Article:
More than 80 percent of the water used in Saudi Arabia goes toward agriculture. At the same time, demand for food continues to grow. Data from satellites, however, can help farmers better manage water for irrigation—a quickly diminishing resource in the desert environment.
The Operational Land Imager on the Landsat 8 satellite acquired this view of Todhia Arable Farm on May 24, 2015. The commercial farm covers almost 70 square kilometers (27 square miles) of the Arabian Desert in the Al-Kharj region, located 77 kilometers (48 miles) south of Saudi Arabia’s capital city, Riyadh.
The green circles are the farm’s agricultural fields. During the year-round growing season, crops rotated through the fields include alfalfa, Rhodes grass, barley, wheat, and corn. Each field is irrigated with a center-pivot sprinkler system. Rainfall amounts in the arid environment fall far short of the water needed to feed the system, so farmers tap into deep aquifers and pump water from up to 1,000 meters (3,300 feet) below the surface.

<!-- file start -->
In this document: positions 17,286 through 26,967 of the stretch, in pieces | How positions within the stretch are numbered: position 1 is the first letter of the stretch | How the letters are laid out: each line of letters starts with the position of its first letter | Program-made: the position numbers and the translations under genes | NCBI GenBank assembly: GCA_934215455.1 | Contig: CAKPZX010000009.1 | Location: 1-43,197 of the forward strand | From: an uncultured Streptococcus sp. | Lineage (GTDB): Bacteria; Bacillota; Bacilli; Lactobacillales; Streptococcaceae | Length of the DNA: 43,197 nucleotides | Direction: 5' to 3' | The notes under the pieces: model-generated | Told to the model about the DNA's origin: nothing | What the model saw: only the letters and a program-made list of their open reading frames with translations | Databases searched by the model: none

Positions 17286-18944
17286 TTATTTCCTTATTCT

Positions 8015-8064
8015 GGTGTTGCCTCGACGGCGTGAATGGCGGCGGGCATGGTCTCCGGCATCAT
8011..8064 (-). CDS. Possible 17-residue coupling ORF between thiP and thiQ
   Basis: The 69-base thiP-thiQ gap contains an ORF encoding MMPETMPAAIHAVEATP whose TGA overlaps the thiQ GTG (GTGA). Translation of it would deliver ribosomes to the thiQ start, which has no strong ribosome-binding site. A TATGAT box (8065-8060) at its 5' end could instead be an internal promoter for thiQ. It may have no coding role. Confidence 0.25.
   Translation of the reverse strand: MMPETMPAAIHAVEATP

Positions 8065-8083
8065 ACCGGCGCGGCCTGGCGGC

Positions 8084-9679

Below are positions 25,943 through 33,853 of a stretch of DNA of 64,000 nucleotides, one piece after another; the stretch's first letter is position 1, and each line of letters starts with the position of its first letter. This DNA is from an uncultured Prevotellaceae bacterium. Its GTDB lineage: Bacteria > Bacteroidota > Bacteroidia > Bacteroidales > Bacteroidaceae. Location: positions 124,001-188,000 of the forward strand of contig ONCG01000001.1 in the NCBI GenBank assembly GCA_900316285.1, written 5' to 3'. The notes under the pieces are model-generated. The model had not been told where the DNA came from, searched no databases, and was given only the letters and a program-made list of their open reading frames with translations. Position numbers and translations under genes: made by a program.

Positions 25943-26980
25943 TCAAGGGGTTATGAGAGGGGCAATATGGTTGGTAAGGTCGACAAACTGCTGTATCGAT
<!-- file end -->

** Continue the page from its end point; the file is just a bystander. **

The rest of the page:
As water supplies become increasingly limited, farmers want to know how to more efficiently use that water. Research published in January 2015 showed that data from the Advanced Spaceborne Thermal Emission and Reflection Radiometer (ASTER) on the Terra satellite can help scientists understand the relationship between water use and crop growth. The study found that when considering the amount of water it takes to produce a high yield at Todhia Arable Farm, wheat performed the best.
NASA Earth Observatory image by Jesse Allen, using Landsat data from the U.S. Geological Survey. Caption by Kathryn Hansen.